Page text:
Beesource Beekeeping Forums banner

1 - 9 of 9 Posts

·
Registered
Joined
·
34 Posts
Discussion Starter #1
Asphalt rolled roofing applied to plywood with roofing sealant does not work for me. even when I am careful to applied the sealant close to the edges of the plywood the rain seems to feed back and the plywood rots. What can I do different on my horizontal hives?
 

·
Registered
Joined
·
6,055 Posts
Sealing down the rolled roofing probably causes problems with moisture penetrating the ply from underneath. Heat from sun and moisture = rot . You might do better with shingles which can breathe.
 

·
Registered
Joined
·
2,655 Posts
rot is rot, a lid is a lid, things don't change if it's a long hive or a vertical hive
you don't see shingles/waterproof roofing on lang lids, but for some reason it happens from time to time with alt hives
 

·
Registered
Joined
·
2,313 Posts
Imo, there's a lot to be said for a telescopic cover - which then provides the equivalent of an all-round 'drip-edge' - assuming this could be incorporated into whatever style of hive you have. I've made dozens of these, mostly with aluminium sheet on top (ex. scrapped caravan (camper)), but also a handful using heavy-gauge PVC (ex. supermarket 'special offer' banners), which is far easier to work with - and which appear to be holding-up ok. I find that lifting the telescopic cover clear of the topmost box with 5-10mm blocks or battens is sufficient to allow any trapped moisture to escape.
LJ
 

·
Registered
Joined
·
131 Posts
As mentioned with aluminum, same can be done with tar-paper folded carefully to make the corners, so there are no cuts for water intrusion. You can form it to come down the sides and create an integral drip edge of sorts. The seal isn't 100% solid all the way down the sides, so presumably some moisture could escape from the sides. So far I've never had one rot, even though I usually make super cheap "migratory" type covers. I've also made a super pretty one with stainless flashing and cedar shake shingles that has held up beautifully, but after having to keep lifting that thing up and down all year I am starting to appreciate the very light migratory covers more :)
 

·
Registered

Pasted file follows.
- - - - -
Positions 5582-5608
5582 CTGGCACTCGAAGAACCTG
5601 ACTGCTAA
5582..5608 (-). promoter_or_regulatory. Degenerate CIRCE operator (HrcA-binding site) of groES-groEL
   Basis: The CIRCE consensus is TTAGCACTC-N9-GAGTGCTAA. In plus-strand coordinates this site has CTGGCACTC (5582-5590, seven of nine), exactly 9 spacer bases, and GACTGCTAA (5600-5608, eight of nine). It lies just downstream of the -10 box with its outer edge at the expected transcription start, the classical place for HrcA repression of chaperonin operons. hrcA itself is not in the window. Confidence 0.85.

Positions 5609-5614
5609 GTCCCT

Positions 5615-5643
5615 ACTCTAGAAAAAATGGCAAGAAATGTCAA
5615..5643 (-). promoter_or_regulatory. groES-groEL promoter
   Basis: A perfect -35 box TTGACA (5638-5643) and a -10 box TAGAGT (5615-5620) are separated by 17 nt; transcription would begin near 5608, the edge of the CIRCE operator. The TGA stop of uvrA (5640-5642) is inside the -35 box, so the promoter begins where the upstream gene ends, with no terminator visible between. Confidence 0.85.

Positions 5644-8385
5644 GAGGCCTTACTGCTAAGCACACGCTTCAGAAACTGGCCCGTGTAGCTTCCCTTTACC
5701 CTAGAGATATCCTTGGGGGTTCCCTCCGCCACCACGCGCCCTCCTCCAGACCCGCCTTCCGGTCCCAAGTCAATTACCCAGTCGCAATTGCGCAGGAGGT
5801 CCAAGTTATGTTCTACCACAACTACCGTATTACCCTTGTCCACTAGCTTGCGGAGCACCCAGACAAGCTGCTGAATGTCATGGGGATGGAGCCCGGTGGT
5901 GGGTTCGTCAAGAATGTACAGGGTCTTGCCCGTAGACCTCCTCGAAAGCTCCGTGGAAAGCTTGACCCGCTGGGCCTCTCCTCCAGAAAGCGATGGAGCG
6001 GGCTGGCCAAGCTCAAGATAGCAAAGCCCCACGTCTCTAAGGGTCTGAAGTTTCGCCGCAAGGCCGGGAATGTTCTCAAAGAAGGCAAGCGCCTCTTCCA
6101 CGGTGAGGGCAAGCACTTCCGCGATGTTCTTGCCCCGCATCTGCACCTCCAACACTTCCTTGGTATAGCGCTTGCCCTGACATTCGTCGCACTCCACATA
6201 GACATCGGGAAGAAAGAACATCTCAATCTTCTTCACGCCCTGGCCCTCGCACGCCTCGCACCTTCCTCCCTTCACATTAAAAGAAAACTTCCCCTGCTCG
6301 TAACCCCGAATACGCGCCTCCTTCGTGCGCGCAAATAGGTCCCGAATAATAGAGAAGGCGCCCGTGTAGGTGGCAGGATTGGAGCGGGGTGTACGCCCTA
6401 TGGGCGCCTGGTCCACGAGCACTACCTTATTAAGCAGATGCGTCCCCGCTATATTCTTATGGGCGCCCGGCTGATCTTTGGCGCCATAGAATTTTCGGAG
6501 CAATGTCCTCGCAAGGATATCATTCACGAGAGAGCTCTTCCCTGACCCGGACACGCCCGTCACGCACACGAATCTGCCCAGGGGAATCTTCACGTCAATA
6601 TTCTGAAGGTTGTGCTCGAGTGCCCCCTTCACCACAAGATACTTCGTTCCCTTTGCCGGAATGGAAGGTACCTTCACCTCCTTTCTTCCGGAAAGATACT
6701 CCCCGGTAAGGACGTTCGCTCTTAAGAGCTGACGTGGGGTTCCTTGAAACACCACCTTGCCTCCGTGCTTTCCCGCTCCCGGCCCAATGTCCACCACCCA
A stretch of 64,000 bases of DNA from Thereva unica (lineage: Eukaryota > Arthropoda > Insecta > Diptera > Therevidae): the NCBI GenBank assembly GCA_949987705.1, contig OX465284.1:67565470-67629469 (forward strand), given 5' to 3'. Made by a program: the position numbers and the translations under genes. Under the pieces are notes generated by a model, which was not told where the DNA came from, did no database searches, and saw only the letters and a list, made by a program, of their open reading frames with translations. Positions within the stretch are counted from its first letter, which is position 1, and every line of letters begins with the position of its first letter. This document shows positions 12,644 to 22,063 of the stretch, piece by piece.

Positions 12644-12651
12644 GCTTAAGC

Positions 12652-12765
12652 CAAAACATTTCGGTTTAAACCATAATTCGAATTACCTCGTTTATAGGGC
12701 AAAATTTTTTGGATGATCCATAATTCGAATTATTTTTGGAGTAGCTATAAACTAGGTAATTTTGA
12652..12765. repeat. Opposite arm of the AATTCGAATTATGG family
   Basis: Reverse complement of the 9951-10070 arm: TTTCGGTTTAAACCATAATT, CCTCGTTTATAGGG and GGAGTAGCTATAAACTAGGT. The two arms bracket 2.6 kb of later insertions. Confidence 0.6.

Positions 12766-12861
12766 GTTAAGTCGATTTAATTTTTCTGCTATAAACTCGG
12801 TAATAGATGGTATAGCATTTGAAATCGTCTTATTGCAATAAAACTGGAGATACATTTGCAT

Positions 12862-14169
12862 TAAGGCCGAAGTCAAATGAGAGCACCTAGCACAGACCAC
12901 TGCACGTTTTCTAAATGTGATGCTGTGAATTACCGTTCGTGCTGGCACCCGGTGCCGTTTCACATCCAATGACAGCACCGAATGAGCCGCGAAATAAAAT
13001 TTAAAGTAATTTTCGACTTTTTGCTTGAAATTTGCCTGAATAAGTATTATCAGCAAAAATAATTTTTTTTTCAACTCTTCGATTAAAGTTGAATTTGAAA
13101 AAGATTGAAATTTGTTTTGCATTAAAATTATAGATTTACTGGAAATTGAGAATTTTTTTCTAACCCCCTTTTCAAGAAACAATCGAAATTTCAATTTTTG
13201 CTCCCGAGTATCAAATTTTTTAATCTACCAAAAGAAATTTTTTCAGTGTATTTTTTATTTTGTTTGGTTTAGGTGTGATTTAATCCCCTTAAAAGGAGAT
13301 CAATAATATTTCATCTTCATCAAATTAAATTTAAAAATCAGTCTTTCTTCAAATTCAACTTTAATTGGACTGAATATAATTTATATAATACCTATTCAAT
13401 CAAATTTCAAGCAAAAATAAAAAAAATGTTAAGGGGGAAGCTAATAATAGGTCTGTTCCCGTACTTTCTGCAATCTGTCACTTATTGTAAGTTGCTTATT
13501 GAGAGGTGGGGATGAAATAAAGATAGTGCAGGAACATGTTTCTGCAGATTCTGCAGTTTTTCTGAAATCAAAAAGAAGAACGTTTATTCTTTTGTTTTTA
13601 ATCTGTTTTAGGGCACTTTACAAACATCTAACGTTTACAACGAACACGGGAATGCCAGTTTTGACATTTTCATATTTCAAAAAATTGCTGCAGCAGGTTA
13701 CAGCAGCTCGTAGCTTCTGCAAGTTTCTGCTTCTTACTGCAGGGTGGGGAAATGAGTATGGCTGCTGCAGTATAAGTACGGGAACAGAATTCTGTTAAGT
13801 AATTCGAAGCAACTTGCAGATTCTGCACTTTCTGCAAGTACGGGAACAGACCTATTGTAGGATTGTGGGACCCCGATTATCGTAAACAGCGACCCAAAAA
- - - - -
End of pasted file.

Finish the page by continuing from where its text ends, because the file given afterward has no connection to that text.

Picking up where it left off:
Joined
·
1,978 Posts
I used to use coroplast attached to a wooden frame. That worked ok, but eventually the areas where the coroplast was attached to the wood would rot due to the moisture that would get in there. That and they are so light that if any wind gets under them they blow off. And if you didn't get a good coating of paint UV would break it down quickly. But it was cheap. Now I have been using the plastic roofing panels with a slightly heavier frame. Still really light though. I still use some coroplast for nucs, but as they get really ratty I replace the lids.
 

·
Registered
Joined
·
1,529 Posts
I made the hive roof for my Warre out of a piece of PVC soffit trim.


6668FBDC-E9DD-41E2-B3F4-6D424C9108E2_zpstngtolmk.jpg

Since I didn't use it all up on the Warre, I also made a flat telescoping cover for one of my Langstroths.

I glued it together using epoxy and pocket screws underneath. Its waterproof.

I don't know if that is what you were looking for, but its an idea.
 

·
Registered
Joined
·
2,313 Posts
Earlier this evening I was reading-up on the development of the Gallup/Adair Long Hive, back in 1872. One of the materials they used to make roofs back then was ... wait for it ... paper !

Not just any old paper, of course, but roofing paper if possible - but if not, then thick brown paper as used to make potato or flour sacks. This was pasted onto the wooden roof structure, then given two coats of paint (white lead in those days). As Adair pointed out, paper neither shrinks, swells, cracks nor warps. Four years later, and those paper covered roofs were "as perfect as when made.". Extraordinary.
LJ
 
1 - 9 of 9 Posts
Top